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Toward an Understanding of the Short Bone Phenotype Associated with Multiple Osteochondromas

Institution:
1Sarcoma Services, Department of Orthopaedics and Center for Children's Cancer Research, Huntsman Cancer Institute, University of Utah School of Medicine, Salt Lake City, UT, USA.
2Department of Human Genetics, Howard Hughes Medical Institute, University of Utah, 15 North 2030 East Room 5440, Salt Lake City, UT, USA.
3Scientific Computing and Imaging Institute, University of Utah, Salt Lake City, UT, USA.
4School of Computing, University of Utah, Salt Lake City, UT, USA.
Publisher:
John Wiley & Sons, Inc.
Publication Date:
Apr-2013
Journal:
J Orthop Res
Volume Number:
31
Issue Number:
4
Pages:
651-7
Citation:
J Orthop Res. 2013 Apr;31(4):651-7.
PubMed ID:
23192691
PMCID:
PMC3683979
Keywords:
osteochondroma, exostosis, skeletal dysplasias, mouse genetic models, shape analysis
Appears in Collections:
NA-MIC
Sponsors:
P41 RR012553/RR/NCRR NIH HHS/United States
P41 GM103545/GM/NIGMS NIH HHS/United States
K08 CA138764/CA/NCI NIH HHS/United States
R01 GM021168/GM/NIGMS NIH HHS/United States
U54 EB005149/EB/NIBIB NIH HHS/United States
Generated Citation:
Jones K.B., Datar M., Ravichandran S., Jin H., Jurrus E., Whitaker R., Capecchi M.R. Toward an Understanding of the Short Bone Phenotype Associated with Multiple Osteochondromas. J Orthop Res. 2013 Apr;31(4):651-7. PMID: 23192691. PMCID: PMC3683979.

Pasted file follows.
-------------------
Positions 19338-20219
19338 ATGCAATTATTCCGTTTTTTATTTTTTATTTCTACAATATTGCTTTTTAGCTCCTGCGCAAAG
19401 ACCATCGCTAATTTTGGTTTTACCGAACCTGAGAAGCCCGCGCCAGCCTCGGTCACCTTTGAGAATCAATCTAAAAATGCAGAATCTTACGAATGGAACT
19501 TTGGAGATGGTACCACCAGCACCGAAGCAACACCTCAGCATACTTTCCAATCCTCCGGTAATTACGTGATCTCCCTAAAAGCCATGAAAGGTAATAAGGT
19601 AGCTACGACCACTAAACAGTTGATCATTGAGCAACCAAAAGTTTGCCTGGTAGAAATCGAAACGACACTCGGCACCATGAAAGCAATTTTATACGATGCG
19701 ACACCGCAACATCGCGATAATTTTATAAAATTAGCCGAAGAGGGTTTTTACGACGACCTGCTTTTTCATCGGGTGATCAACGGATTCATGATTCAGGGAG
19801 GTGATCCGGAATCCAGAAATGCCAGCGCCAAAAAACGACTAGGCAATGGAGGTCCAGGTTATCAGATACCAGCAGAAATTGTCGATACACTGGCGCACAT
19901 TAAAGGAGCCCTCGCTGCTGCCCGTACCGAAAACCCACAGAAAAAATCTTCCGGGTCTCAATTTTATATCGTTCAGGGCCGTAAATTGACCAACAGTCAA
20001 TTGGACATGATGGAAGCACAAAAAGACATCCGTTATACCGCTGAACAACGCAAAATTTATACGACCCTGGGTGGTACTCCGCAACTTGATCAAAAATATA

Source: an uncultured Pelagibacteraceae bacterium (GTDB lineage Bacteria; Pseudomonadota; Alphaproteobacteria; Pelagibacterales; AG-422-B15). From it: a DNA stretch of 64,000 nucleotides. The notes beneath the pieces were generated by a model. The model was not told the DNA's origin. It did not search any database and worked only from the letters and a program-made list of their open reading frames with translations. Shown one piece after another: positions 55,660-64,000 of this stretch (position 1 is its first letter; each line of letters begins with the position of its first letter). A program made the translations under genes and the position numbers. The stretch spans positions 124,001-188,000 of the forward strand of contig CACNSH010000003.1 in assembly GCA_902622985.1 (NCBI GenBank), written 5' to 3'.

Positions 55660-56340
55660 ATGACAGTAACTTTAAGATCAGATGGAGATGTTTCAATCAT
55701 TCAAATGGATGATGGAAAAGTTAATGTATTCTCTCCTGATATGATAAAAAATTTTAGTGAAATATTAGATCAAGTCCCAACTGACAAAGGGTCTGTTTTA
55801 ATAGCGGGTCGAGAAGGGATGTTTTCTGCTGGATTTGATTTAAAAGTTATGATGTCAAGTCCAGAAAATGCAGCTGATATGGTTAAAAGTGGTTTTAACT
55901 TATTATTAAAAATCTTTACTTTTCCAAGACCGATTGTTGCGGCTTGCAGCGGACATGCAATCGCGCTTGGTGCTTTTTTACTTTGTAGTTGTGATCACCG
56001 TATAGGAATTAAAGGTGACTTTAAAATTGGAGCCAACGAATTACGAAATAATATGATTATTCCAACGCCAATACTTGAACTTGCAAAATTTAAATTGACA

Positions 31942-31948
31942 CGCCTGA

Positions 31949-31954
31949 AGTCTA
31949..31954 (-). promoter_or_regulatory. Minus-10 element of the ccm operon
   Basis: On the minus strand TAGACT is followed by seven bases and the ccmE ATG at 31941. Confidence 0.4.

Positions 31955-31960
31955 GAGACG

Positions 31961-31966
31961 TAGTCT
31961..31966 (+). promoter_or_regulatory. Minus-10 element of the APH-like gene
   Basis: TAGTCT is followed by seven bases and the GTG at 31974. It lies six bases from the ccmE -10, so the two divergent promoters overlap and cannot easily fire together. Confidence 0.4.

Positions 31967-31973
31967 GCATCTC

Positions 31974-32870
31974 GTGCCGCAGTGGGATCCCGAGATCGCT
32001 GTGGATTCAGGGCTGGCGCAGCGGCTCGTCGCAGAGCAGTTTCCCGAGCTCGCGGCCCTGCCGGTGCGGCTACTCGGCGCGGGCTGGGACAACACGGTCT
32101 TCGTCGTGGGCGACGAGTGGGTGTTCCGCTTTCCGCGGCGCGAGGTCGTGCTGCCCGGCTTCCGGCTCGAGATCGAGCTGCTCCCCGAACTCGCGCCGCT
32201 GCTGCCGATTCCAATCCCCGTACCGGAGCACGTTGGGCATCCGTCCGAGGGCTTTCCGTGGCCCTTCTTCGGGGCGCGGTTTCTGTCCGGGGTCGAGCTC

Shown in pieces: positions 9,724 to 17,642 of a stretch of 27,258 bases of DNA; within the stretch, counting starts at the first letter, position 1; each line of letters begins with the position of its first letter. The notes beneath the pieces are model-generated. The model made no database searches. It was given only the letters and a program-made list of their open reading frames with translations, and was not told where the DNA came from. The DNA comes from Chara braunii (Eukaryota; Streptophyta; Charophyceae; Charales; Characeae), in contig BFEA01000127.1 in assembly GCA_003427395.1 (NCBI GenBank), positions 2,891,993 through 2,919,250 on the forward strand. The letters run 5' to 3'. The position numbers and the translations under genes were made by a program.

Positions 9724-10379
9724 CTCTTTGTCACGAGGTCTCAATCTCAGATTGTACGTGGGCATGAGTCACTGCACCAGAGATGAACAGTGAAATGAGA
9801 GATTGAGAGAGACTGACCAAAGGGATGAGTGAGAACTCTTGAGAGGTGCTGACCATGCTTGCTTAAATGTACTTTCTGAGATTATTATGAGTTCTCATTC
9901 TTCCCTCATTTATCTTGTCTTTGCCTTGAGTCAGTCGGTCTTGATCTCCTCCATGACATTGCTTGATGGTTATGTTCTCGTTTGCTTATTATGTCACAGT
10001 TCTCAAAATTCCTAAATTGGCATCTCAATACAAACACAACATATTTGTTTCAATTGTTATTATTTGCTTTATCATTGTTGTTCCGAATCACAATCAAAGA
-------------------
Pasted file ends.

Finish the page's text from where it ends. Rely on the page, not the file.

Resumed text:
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Individuals with multiple osteochondromas (MO) demonstrate shortened long bones. Ext1 or Ext2 haploinsufficiency cannot recapitulate the phenotype in mice. Loss of heterozygosity for Ext1 may induce shortening by steal of longitudinal growth into osteochondromas or by a general derangement of physeal signaling. We induced osteochondromagenesis at different time points during skeletal growth in a mouse genetic model, then analyzed femora and tibiae at 12 weeks using micro-CT and a point-distribution-based shape analysis. Bone lengths and volumes were compared. Metaphyseal volume deviations from normal, as a measure of phenotypic widening, were tested for correlation with length deviations. Mice with osteochondromas had shorter femora and tibiae than controls, more consistently when osteochondromagenesis was induced earlier during skeletal growth. Volumetric metaphyseal widening did not correlate with longitudinal shortening, although some of the most severe shortening was in bones with abundant osteochondromas. Loss of heterozygosity for Ext1 was sufficient to drive bone shortening in a mouse model of MO, but shortening did not correlate with osteochondroma volumetric growth. While a steal phenomenon seems apparent in individual cases, some other mechanism must also be capable of contributing to the short bone phenotype, independent of osteochondroma formation. Clones of chondrocytes lacking functional heparan sulfate must blunt physeal signaling generally, rather than stealing growth potential focally.

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